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February 28th 1915 - Letter from Polly Robinson to her sister, Eugénie Sladden

28th February 1915
Correspondence From
Polly Robinson, Marshgate House, Richmond
Correspondence To
Eugénie Sladden, no address given but assumed to be at Seward House, Badsey
Relationship to Letter Addressee
Text of Letter

Marshgate House

28th February 1915

My dear Eugénie

Thank you for your letter received early in the month. I was sorry to hear that you, Julius and May have had influenza. I hope you are all better now, but you must take care of yourself during March and then I hope you will be quite well again. Mrs Lambert has been with me more than a week and yesterday we drove to Strawberry Hill and spent the afternoon with them as it was Miriel’s birthday. At last I hope the Belgian baby is making better progress, Fanny has taken no end of trouble about his food but of course she can’t always see to it and his mother does not think anything of regularity in giving him his meals, in fact she does not care for the necessary trouble of a baby, however, I hope he will get on now, he is a dear little fellow, you should have seen Mr Westcott, their American friend, nursing him, he loves children and they only have one, after tea in the dining room we went into the billiard room and some of them played billiards. Edwin is looking much better and I hope when he leaves off growing he will get broader and fill out more. Eleanor had dined with us and came back before we left, she goes to Miss Willis for Mrs Con’s exercises on Saturdays and to dancing in the afternoon, so she nearly always dines with us that day. Edwin asked if he might dine with me on Monday and after tomorrow so you see the grandchildren keep me cheerful. Where is Arthur now? On Tuesday I expect Miss Kirton to stay for a few days and her cousin, Miss Brinton is coming with her, the Kirtons are moving to a cheaper house in Mount Ararat Road and will like to get Miss Kirton’s room ready for her before she joins them. Tomorrow I have my fortnightly British & Foreign Bible Society working party and on Friday Fanny and May Capon are coming to spend the day. I am glad she is living with her mother during her husband’s absence at Southampton, Fanny had quite a shock when Fred had to leave so suddenly for the front, not having even time to say goodbye to her, he must be in a certain amount of danger as he has to take ammunition to the trenches, he sleeps in a sack in a motor car, I hope he will be safe. Harry came home for a few hours last Saturday, he looked very well. Mrs Lambert may go and see him one day at Windsor, but I should like the weather to be a little warmer first. I am anxious to keep well as I have many things to look forward to. Lance is laid up at school with measles, his temperature has kept up so that he has been obliged to be in bed longer than he otherwise would have done, and when he can leave school instead of going home he will come to me first so that the Belgians should not think anything in the way of infection should be brought to their baby. Fred and Florence are coming to me some time in April for as long as they like. Anna will I think come home for one night next week to help me with some business matters, Dalgarno has found his appetite and is gaining in weight. It is really most fortunate her house is let for another year for she can’t get a penny of Joe’s salary, of course the Belgian Government can’t pay it at the present time and she gets a very good rent for that house, and if she was in it she would want more servants. I hope May’s school party was a success. Mary has violets and primroses in her garden. Mrs Lambert sends you her kind remembrances.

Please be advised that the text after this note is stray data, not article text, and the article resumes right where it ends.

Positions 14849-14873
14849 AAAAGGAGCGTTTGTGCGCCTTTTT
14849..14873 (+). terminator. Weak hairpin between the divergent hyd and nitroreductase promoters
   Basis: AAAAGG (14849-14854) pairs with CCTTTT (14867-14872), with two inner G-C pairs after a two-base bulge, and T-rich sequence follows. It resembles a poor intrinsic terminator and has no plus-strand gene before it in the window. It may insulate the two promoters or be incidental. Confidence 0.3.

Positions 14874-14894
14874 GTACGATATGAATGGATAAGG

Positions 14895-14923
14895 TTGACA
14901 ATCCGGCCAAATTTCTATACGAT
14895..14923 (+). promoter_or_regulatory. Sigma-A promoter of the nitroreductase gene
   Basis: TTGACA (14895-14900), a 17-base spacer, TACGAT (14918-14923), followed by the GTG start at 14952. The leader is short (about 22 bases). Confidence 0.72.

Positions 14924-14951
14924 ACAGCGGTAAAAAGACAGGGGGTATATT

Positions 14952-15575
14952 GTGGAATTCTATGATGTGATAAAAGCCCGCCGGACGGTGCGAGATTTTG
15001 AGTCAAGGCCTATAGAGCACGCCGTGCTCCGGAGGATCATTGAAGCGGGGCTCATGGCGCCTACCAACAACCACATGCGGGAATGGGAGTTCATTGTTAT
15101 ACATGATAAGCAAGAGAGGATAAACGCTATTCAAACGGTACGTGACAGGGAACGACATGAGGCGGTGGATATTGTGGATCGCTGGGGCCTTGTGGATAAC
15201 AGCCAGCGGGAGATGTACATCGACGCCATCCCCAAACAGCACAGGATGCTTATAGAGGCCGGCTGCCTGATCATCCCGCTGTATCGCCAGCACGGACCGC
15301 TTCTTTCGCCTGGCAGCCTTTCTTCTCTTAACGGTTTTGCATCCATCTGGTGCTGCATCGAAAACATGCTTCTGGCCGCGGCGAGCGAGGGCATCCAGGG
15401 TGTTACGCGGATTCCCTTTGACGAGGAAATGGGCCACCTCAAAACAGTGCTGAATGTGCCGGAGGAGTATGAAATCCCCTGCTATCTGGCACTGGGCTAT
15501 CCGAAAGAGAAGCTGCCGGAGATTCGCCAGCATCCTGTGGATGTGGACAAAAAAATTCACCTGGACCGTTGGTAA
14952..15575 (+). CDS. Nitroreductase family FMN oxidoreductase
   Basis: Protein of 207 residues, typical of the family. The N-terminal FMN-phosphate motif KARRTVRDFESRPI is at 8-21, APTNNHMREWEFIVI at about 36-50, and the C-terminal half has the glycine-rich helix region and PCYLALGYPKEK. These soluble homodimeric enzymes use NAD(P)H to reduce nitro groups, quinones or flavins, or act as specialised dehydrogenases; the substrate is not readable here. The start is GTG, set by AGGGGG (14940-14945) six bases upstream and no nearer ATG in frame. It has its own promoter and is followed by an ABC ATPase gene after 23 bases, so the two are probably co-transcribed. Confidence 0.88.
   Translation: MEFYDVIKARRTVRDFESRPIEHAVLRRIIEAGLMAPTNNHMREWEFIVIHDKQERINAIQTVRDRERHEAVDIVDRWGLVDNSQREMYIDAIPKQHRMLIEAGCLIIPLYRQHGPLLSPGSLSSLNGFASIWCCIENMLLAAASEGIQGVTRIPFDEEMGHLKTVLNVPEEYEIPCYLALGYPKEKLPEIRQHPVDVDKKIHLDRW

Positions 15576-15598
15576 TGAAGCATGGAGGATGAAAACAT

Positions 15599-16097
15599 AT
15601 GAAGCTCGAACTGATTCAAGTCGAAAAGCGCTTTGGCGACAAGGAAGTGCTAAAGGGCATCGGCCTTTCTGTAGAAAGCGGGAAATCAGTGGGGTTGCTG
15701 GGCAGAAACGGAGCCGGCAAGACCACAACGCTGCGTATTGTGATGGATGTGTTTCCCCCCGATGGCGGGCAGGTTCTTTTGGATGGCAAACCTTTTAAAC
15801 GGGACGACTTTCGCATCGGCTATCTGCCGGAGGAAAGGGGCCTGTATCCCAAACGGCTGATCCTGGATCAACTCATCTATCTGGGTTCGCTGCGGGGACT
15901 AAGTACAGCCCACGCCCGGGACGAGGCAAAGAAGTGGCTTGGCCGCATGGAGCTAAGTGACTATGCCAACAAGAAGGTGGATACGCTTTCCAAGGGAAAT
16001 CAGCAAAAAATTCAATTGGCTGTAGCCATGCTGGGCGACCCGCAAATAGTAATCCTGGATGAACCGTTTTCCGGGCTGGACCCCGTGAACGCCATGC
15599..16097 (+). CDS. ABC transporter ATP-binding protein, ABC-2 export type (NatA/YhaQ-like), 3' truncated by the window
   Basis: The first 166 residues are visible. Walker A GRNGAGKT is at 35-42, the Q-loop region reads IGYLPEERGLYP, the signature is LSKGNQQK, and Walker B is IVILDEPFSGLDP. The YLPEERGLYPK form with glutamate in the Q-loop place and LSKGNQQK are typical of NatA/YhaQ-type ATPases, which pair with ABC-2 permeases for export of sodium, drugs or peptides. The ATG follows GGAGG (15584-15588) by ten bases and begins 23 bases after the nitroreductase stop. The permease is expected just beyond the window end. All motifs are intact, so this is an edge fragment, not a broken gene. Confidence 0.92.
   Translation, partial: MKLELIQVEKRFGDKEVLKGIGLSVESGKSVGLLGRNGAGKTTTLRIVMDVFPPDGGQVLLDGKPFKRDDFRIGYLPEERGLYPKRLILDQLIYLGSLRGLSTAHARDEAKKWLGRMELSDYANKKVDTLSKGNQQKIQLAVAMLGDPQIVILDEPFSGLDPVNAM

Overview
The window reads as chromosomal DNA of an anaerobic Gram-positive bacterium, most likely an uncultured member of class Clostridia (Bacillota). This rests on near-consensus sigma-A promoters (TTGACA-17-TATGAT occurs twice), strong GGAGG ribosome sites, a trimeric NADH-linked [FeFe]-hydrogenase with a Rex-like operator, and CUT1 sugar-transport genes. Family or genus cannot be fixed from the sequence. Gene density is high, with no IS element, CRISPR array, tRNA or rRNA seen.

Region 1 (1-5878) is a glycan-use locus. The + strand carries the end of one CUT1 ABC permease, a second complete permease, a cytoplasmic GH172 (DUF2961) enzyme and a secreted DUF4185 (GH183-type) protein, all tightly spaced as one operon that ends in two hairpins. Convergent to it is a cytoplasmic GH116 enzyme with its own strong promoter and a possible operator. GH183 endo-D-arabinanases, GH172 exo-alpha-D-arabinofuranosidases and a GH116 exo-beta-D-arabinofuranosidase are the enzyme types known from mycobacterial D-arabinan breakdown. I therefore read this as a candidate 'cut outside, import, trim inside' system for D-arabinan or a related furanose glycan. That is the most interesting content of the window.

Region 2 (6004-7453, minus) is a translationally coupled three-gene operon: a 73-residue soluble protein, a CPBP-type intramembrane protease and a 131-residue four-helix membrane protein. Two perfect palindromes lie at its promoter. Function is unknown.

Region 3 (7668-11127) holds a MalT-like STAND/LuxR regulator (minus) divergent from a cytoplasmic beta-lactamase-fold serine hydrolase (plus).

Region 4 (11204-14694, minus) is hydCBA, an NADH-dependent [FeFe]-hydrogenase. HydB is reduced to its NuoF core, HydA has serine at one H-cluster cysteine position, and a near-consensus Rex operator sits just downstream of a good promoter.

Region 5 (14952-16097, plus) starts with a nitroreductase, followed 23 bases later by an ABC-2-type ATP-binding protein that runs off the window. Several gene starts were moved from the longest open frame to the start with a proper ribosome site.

My love to you all.

Ever your loving sister
Mary Anna Robinson

Letter Images
Type of Correspondence
1 double sheet of notepaper
Location of Document
Worcestershire Archive and Archaeology Service
Record Office Reference